Kits are key to catastrophe survival
September 8, 2011
FORT LEE, Va. (Sept. 8, 2011) -- During a major crisis, emergency responders typically address the most critical needs first and may not be able to reach an area until it is deemed safe. That means a lot of families are basically on their own during the height of a large-scale disaster or even days afterward if damage is widespread and roads are impassable.
Because of that reality, we all share the responsibility of ensuring our homes and families are well-prepared for times of crisis. Emergency kits are an essential tool for meeting that challenge.
To be effective, emergency kits must include enough supplies to meet your and/or your family's essential needs (water, food, medicine, flashlights, radios, etc.) for at least three days. Think reusable and multi-use. A metal bowl can do double duty as a cup and saucepan. A brightly colored poncho can be used as water repellent clothing, a marker and a temporary shelter if two of them are strung together.
Keep a kit prepared at home and consider having key emergency supplies in your car and at work as well. These "kits" will enable you and your family to respond to an emergency more quickly. There will be less rushing around to locate hard-to-find cases of water, batteries and other supplies. If the need for evacuation or sheltering in place arises quickly, you'll already be prepared.
The suggested items for a well-stocked home emergency kit include, but are not limited to, the following:
• Water -- At least one gallon per person per day for at least three days.
• Food -- A three-day supply of nonperishable canned or dry goods; consider items that do not require cooking and will maintain freshness for several months such as energy bars and freeze-dried and dehydrated foods.
• Formula and diapers for infants.
• Food, water, other supplies and documents for pets.
• A manual can opener.
• Flashlights with extra replacement batteries.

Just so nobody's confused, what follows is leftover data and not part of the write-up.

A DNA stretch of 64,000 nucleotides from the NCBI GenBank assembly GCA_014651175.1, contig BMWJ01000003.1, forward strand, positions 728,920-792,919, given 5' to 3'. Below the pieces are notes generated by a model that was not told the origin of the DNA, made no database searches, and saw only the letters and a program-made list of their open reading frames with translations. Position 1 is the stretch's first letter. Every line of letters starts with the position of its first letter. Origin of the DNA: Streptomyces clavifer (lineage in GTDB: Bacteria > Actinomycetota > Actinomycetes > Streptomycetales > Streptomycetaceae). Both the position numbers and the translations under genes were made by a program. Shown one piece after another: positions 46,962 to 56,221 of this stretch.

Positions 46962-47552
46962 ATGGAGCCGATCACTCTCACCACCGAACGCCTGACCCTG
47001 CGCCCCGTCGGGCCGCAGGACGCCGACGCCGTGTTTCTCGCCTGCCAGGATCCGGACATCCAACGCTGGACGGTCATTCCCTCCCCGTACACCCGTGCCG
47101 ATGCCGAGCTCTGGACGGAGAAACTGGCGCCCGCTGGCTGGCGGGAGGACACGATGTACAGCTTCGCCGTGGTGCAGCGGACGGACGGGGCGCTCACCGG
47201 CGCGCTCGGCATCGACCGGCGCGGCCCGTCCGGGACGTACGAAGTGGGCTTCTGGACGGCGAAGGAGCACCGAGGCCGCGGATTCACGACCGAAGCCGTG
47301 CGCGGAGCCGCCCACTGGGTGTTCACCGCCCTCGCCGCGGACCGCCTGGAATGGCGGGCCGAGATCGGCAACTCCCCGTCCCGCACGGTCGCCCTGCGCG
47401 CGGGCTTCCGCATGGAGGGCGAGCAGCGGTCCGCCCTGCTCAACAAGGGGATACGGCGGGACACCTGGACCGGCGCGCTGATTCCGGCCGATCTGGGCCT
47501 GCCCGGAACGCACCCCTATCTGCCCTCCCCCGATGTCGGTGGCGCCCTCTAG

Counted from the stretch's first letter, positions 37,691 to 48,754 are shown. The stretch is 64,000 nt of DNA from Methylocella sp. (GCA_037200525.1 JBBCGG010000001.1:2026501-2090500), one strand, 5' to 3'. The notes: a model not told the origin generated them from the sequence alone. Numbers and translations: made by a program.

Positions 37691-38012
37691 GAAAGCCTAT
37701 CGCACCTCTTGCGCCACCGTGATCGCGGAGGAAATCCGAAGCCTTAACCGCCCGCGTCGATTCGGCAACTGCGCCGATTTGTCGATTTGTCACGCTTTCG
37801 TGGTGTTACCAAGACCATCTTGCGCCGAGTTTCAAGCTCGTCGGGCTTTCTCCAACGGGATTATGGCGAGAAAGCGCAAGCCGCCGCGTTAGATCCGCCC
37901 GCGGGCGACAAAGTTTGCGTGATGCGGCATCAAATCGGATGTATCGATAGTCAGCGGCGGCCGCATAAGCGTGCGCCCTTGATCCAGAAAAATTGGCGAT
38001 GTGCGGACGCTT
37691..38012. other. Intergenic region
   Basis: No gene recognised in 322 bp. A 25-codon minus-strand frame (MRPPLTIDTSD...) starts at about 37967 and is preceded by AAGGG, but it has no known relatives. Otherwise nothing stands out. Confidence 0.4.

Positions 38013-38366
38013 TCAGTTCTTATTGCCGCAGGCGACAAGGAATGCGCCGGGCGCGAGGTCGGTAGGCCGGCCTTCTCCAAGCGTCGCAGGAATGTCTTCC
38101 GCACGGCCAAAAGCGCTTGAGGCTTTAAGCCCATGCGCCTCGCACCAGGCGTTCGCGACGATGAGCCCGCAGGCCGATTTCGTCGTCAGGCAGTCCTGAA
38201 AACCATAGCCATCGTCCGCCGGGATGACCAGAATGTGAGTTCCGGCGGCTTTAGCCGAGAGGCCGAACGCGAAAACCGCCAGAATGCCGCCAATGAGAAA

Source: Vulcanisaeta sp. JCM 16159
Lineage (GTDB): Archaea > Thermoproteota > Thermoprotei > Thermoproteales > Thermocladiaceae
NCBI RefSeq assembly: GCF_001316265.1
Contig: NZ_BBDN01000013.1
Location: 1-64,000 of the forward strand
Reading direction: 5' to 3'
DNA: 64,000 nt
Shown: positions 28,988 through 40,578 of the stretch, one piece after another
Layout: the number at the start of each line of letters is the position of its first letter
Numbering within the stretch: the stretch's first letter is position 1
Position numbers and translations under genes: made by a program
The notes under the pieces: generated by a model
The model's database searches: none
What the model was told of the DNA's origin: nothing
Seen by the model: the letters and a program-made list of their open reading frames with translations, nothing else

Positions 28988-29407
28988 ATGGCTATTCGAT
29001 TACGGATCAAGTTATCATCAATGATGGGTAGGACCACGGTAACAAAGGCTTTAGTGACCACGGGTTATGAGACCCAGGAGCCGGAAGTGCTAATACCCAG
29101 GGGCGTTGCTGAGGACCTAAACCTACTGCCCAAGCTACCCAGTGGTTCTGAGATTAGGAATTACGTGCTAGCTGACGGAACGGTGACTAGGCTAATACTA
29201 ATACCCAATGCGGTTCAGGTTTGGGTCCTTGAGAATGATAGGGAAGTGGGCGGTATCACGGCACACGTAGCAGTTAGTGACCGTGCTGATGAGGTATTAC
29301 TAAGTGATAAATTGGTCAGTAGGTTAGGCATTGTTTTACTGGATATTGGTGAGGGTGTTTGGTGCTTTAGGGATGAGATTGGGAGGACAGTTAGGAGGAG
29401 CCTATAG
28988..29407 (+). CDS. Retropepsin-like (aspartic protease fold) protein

• A battery powered radio with cell-phone charger if possible (hand-cranked devices endorsed by the National Oceanic and Atmospheric Administration are a good option).
• A first aid kit with dust masks rated to at least N95, disinfectants and prescription medications.
• Sanitation supplies -- include moist towelettes, disinfectant and garbage bags.
• Important documents in watertight packaging. Include financial and insurance paperwork, wills and powers of attorney. It's also a good idea to store copies of these documents at a separate location like a safety deposit box or with a trusted relative or friend.
• Local maps with highlighted evacuation routes and a phone roster that includes key numbers for your office/unit as well as electric, natural gas and water service providers.
Additional items that could be helpful include the following:
• Fire extinguisher
• Any tools needed to turn off utilities
• Matches in a waterproof container
• Metal or plastic bowls
• Coats and rain gear
• Sleeping bags or other bedding
• A weather-appropriate change of clothing for each person
• Books, games, puzzles, toys and other activities for children
Additional information and helpful checklists can be found on the following websites: www.ready.army.mil; www.ready.gov/index.html; and www.fema.gov.
The rest is up to you … given the obvious benefits of assembling a well-stocked emergency supply kit before a crisis occurs, why would you wait? Now is the time to practice the Ready Army theme -- "Get a Kit, Make a Plan, Be Informed."